John Chuckman: And To All, A Good Night
And To All, A Good Night
A Contemporary Christmas Tale
December 22, 2005
It was only a matter of time before Santa Claus himself came under the Neanderthal-eyed scrutiny of American intelligence. After all, Santa’s citizenship is unknown, and he crosses borders with no passport or other form of identification. No one knows whether he even has a valid pilot’s license.
Although his image is well known, there is no official photograph on file with American border control, and he has never been fingerprinted or body-searched. Most disconcerting of all, he delivers parcels to children all over the world, including the children living in the Axis of Evil. His intentions with this activity are not understood beyond some fuzzy generalization about kindness and generosity to all. Clearly, here was the world’s largest unplugged pipeline to potential terrorists.
It was only after receiving no response to several urgent letters from the State Department requesting an immediate meeting in Washington that a decision was made to approach Santa’s North Pole solitude. As usual in such matters with the people now running America, a wing of America’s most lethal killing machines was employed for the purpose. You never know what you might encounter in such a forbidding place.
As the planes first zoomed over the icy silence of the North Pole workshop, one of the pilots decided to swoop down for a closer look. He was one of those daring fly-boys, and his tail struck the only wire for thousands of miles around, the North Pole Telegraph, sending his plane hurling into the workshop in a ball of flames with tons of ammunition and missiles exploding.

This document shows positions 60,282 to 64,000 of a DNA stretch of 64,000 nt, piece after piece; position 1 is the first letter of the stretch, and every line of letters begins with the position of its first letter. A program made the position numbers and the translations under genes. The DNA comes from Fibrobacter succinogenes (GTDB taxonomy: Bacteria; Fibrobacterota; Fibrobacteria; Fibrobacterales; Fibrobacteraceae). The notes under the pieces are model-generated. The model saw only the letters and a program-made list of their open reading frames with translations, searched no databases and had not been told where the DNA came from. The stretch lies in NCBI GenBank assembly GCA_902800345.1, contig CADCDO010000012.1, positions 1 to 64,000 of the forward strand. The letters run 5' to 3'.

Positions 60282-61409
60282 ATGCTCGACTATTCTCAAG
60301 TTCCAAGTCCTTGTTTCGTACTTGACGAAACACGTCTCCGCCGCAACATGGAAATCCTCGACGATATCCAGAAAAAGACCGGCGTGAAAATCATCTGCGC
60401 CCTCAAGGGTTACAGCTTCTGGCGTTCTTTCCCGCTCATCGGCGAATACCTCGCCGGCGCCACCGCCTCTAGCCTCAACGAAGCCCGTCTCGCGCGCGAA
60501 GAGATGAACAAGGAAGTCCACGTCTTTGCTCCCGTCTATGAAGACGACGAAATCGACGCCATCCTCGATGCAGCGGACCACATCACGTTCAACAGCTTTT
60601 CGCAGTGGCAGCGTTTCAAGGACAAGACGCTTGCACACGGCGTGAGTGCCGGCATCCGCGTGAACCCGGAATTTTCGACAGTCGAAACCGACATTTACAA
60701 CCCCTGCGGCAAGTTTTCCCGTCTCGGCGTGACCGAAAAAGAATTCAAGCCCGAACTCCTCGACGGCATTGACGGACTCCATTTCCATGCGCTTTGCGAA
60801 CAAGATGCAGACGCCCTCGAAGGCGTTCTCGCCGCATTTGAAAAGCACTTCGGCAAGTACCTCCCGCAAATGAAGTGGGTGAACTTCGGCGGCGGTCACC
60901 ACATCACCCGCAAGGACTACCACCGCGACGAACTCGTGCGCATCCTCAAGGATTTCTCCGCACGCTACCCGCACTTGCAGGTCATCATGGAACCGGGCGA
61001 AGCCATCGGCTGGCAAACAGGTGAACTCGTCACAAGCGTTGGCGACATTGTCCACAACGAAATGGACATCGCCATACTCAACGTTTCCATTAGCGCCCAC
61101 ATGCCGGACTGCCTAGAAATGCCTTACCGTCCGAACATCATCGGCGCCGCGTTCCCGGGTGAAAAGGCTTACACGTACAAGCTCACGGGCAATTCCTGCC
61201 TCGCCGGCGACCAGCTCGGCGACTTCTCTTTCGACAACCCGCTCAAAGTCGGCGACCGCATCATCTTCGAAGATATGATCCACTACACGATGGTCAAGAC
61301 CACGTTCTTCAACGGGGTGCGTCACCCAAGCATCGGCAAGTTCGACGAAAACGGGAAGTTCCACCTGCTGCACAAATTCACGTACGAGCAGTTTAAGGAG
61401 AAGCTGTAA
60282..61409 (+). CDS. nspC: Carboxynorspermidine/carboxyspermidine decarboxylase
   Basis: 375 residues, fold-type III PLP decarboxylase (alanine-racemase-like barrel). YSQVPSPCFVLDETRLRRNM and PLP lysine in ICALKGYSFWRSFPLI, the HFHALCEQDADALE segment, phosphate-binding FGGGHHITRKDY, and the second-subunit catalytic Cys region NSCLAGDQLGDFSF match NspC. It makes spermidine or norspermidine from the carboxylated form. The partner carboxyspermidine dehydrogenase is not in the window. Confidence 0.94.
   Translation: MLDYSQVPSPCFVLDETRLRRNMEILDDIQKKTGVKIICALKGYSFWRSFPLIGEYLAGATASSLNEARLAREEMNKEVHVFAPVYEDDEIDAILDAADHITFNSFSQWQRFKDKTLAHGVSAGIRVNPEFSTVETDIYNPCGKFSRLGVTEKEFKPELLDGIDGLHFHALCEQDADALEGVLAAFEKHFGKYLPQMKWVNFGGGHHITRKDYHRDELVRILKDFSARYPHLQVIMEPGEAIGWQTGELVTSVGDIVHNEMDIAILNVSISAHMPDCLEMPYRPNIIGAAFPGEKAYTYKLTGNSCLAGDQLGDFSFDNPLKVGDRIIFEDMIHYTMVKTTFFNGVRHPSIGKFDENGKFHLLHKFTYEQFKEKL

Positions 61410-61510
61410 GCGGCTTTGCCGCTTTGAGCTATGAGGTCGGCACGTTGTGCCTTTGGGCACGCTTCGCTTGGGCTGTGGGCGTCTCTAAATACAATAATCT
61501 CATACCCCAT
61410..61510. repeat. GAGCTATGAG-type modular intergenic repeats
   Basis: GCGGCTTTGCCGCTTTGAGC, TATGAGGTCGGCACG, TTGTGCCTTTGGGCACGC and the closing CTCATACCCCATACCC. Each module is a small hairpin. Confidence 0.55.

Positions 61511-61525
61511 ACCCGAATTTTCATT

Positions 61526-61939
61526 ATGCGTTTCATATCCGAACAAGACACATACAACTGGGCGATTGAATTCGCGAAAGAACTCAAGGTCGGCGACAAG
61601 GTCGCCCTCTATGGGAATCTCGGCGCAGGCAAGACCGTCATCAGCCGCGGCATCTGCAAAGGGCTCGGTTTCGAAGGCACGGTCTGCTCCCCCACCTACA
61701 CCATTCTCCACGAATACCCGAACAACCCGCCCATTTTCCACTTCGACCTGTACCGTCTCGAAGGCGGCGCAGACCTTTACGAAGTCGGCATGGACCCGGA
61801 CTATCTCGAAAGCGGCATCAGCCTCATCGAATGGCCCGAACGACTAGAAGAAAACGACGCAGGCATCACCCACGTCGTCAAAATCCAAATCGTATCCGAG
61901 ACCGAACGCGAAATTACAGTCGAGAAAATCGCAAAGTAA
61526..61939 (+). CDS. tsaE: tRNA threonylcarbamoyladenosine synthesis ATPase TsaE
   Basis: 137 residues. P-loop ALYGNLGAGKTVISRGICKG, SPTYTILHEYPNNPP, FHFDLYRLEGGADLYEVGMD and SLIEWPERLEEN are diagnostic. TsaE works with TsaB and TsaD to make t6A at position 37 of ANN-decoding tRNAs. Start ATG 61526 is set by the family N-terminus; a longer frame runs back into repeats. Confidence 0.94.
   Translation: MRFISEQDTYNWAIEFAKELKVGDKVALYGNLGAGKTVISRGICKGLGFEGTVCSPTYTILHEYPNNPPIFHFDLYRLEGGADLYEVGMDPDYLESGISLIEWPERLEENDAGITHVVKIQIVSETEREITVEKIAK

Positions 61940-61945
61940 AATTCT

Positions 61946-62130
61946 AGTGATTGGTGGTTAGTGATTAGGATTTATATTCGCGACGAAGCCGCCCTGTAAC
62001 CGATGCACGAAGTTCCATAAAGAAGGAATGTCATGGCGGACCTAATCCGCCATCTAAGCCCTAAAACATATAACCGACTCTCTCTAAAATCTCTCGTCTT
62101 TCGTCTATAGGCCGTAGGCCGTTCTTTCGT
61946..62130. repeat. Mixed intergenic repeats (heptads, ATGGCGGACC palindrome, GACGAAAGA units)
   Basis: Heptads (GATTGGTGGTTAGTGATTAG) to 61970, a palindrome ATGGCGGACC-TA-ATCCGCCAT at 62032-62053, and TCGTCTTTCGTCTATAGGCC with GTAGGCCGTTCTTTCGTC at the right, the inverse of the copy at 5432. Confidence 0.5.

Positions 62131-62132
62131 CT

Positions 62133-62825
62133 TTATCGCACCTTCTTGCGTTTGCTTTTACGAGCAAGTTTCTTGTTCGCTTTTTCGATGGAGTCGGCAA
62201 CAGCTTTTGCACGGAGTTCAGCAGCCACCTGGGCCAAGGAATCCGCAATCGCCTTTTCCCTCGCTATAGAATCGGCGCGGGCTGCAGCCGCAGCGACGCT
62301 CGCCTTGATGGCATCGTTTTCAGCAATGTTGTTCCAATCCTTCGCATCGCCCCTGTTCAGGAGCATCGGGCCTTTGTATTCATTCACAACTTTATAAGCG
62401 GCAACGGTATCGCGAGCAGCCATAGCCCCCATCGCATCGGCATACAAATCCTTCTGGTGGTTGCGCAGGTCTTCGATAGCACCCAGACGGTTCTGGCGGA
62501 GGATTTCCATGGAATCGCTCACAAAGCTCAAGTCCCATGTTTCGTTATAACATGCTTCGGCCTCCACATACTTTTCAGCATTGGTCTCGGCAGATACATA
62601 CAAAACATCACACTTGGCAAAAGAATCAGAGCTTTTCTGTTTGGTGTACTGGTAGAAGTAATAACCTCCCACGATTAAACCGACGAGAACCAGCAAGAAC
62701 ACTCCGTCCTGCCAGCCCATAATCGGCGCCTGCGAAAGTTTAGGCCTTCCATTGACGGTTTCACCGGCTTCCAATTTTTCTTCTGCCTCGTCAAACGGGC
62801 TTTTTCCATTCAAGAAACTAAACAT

Santa and Mrs. Claus rushed out of their snow-blanketed gingerbread house to see what was happening, trying to calm the terrified reindeer running from their stable at one end of the house. The elves, too, scurried towards the stable, trying to stop the reindeer from running or flying off.
Above, in the dark vault of sky, the other pilots observed the explosion and saw missile trails smoking into the air. They also saw the frantic activity below and quickly concluded their comrade had come under anti-aircraft attack. So they swooped down in attack formation, rapid-fire canon tearing into everything ahead of them.
Most of the reindeer fell in the snow, spurting warm blood across the bluish-white surface. Most of the elves, too, fell gasping for life. Mrs. Claus received a wound in the head and instantly fell limp. Santa tried heroically to reach his wife but realized the situation was hopeless and turned, running into the darkness accompanied by Prancer, the only surviving reindeer.
The only witness to the massacre is one surviving elf now living somewhere in Canada under an assumed identity, fearful for his life. It is only from his testimony that we know anything about Santa’s fate.
Realizing the horrific mistake they had made, the pilots dropped white phosphorus bombs with the intention of incinerating all evidence. The entire North Pole lit up and Santa and Prancer could be seen in the distance on a huge block of ice drifting off into the dark sea, the ice everywhere cracked and weakened by the combined effects of white phosphorus and years of global warming.
Within in a few hours, the beating sound of a black helicopter approached Santa and Prancer. The elf, from his hiding place in a snowdrift, could only make out intermittent sounds across the howling coldness, but it seems armed men emerged from the helicopter, shot Prancer and shackled Santa, shoving him into the dark, beating machine. The elf heard a word that sounded like Guantanamo and Santa has not been heard from since. Reports of his fate reached the International Red Cross and organizations like Amnesty International, leading to inquiries, but these have been met only with silence from American authorities.